As the crisis in Syria intensifies, riveting the world, the United States appears to have painted itself into a corner.
A year ago, President Barack Obama explicitly warned Syria that the use of chemical weapons against its citizens would represent an intolerable “red line” for the United States. Yet Washington has done remarkably little since then to back up his tough words with action.
And now that Washington has “clear” and “compelling” evidence that the Syrian regime was in fact behind the Aug. 21 poison gas attack in the suburbs of Damascus that claimed the lives of more than1,400 civilians, including some 400 children, the United States seems to be vacillating yet again.
The Syrian Baathist regime, fighting a bitter civil war against a diverse coalition of rebel groups, has exerted brute military force to crush its foes. From the moment the initially peaceful Arab Spring rebellion broke out in Syria more than two years ago, much to President Bashar Assad’s utter surprise, he has steadily escalated his response.
Treating the mainly Sunni rebels like foreign invaders and always referring to them as “terrorists,” the Shiite Syrian regime, backed by Russia, China, Iran and Hezbollah, has unleashed all the power at its disposal in an effort to defeat them. The army has used its arsenal of tanks, artillery and missiles, while the air force has deployed its most sophisticated jets and helicopters.
This fierce and increasingly sectarian war of attrition, which is tearing the country apart, has claimed the lives of at least 100,000 Syrians, has displaced fully one-third of Syria’s population and has driven out about two million Syrians, creating a disastrous refugee problem in neighboring countries like Lebanon, Jordan and Turkey.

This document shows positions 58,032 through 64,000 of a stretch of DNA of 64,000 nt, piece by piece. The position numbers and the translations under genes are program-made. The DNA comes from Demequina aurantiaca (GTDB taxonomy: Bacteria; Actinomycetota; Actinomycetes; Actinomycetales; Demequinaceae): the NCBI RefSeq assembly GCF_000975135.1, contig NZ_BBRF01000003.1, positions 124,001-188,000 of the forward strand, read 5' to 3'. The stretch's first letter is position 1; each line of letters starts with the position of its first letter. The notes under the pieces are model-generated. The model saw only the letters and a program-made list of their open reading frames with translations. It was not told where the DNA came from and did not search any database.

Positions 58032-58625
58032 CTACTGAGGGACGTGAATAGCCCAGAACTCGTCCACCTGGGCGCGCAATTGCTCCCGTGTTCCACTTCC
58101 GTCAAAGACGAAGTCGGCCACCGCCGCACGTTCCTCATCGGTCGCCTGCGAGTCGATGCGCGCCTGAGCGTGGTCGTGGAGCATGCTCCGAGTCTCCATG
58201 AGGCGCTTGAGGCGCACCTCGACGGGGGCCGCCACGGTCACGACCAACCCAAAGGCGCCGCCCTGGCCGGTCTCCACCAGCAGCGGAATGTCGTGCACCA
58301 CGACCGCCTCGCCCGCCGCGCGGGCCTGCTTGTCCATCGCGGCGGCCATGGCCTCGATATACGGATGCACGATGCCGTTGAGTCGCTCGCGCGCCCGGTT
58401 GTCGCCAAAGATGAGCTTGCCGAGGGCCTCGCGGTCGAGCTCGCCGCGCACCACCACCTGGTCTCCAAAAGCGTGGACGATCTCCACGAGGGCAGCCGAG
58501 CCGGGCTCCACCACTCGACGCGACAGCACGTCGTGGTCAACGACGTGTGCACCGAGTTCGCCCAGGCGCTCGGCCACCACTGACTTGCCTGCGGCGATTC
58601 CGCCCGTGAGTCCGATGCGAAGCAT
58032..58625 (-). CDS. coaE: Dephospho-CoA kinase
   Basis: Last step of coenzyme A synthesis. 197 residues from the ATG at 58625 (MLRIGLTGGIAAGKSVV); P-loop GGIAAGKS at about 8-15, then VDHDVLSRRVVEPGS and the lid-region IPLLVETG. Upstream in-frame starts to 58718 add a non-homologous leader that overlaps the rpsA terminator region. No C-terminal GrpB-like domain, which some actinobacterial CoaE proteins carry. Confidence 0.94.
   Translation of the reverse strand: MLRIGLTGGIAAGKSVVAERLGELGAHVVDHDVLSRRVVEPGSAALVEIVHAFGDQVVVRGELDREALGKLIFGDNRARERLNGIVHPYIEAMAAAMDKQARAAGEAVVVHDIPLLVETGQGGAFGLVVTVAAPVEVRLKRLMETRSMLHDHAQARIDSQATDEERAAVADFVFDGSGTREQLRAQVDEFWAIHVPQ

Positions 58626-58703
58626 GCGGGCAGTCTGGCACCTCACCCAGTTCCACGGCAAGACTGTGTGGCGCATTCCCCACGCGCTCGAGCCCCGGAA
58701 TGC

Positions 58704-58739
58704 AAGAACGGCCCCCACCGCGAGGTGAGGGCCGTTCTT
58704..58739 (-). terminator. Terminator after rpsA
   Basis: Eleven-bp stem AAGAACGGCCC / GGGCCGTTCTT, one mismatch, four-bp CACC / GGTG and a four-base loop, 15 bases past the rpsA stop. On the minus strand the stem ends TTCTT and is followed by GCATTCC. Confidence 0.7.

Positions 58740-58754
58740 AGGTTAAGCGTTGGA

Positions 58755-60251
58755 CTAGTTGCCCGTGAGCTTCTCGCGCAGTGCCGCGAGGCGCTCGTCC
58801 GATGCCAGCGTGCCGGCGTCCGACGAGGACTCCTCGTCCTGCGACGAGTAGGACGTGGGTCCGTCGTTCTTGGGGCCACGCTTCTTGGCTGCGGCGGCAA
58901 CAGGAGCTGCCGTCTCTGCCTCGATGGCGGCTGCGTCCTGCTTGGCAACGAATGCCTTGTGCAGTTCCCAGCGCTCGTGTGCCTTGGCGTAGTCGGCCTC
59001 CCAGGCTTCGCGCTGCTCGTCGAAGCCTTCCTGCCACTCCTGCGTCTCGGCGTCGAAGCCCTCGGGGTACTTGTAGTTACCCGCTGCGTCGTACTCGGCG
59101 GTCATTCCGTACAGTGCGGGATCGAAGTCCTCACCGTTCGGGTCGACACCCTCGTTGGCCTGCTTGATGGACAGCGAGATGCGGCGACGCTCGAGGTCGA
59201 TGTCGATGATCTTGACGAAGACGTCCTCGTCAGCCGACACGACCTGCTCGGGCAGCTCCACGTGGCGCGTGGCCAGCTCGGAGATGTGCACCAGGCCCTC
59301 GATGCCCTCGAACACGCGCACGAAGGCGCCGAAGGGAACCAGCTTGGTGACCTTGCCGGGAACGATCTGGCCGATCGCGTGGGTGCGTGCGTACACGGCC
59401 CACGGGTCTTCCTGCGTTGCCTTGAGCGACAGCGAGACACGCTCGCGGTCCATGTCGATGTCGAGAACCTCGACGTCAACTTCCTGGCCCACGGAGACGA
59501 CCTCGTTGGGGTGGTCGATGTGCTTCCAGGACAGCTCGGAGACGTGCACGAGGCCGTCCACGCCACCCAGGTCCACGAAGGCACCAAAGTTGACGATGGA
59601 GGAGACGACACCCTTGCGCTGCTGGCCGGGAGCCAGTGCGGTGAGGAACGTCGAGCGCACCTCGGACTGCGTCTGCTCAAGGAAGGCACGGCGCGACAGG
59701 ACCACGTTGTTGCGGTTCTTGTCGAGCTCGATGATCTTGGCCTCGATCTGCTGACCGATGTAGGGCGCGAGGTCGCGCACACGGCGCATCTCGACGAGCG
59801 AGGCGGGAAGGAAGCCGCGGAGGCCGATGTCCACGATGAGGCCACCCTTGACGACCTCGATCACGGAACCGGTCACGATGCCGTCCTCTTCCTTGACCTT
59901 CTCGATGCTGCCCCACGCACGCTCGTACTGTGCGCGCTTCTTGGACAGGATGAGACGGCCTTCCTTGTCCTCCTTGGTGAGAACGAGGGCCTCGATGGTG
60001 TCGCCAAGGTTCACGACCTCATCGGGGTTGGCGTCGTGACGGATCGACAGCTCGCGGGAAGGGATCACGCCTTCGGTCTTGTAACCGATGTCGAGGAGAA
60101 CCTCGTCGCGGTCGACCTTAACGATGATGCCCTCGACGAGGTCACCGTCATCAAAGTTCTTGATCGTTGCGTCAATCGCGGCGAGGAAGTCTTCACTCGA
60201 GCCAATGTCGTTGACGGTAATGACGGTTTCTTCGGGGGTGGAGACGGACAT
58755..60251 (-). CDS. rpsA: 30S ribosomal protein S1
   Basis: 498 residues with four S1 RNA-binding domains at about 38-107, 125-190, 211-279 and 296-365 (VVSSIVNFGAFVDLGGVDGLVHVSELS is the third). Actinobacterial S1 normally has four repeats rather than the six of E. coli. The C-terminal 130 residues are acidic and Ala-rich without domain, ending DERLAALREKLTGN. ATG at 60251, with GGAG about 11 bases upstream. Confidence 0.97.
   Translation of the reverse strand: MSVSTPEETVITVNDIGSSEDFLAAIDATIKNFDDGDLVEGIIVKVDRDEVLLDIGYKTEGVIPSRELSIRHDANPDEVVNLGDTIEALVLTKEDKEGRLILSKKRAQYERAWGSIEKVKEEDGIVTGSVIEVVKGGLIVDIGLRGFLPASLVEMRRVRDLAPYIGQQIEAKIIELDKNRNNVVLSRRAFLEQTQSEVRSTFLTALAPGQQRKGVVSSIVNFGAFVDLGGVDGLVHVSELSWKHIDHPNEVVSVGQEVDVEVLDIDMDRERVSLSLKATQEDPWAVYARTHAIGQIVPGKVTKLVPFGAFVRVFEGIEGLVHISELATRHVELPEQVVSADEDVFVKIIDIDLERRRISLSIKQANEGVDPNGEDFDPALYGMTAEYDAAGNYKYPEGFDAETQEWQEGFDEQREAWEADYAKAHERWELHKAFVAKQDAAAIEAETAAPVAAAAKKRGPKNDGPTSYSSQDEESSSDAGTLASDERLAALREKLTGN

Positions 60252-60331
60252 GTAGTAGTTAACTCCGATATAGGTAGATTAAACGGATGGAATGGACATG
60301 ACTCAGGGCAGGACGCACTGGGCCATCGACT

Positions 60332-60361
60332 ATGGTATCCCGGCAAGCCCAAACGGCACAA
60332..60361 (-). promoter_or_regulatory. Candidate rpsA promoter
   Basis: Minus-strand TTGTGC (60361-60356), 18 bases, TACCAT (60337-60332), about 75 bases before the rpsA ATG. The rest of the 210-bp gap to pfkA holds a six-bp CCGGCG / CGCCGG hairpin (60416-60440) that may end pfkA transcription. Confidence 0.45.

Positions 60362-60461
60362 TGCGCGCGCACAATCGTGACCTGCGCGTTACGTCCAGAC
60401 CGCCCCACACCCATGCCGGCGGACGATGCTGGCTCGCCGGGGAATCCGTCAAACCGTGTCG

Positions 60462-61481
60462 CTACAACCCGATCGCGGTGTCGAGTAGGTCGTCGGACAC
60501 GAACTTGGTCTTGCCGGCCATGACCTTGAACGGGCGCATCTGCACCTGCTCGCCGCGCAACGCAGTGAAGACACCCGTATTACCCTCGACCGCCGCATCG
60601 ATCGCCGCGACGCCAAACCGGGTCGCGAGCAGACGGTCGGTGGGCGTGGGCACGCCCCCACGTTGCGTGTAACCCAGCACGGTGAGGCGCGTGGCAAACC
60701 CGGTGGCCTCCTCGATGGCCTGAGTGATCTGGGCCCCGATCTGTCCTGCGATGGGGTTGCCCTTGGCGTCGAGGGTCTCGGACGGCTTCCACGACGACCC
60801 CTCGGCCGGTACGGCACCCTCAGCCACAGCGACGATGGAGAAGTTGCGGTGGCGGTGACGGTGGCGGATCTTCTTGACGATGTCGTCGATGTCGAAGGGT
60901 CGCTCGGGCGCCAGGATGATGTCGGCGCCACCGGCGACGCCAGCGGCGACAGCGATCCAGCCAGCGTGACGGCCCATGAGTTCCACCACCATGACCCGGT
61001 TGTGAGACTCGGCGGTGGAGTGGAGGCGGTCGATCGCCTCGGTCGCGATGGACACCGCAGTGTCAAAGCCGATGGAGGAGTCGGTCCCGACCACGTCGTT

Six months ago, in a scathing report, Amnesty International accused the Syrian government, as well as the rebels, of committing war crimes. Amnesty researchers concluded that the regime has indiscriminately shelled and bombed civilian residential areas, flattening entire neighborhoods.
Amid this carnage, the Syrian government – a police state that has never tolerated genuine political dissent and whose human rights record is appalling – has not been hesitant to violate international norms and conventions and resort to chemical weapons.
By all reliable accounts, Syria has used toxic agents like sarin gas to gain a battlefield advantage, while cynically and consistently blaming the rebels for launching such attacks.
In July 2012, Obama warned Assad he would be held accountable by the international community” if he made the “tragic mistake” of deploying chemical weapons.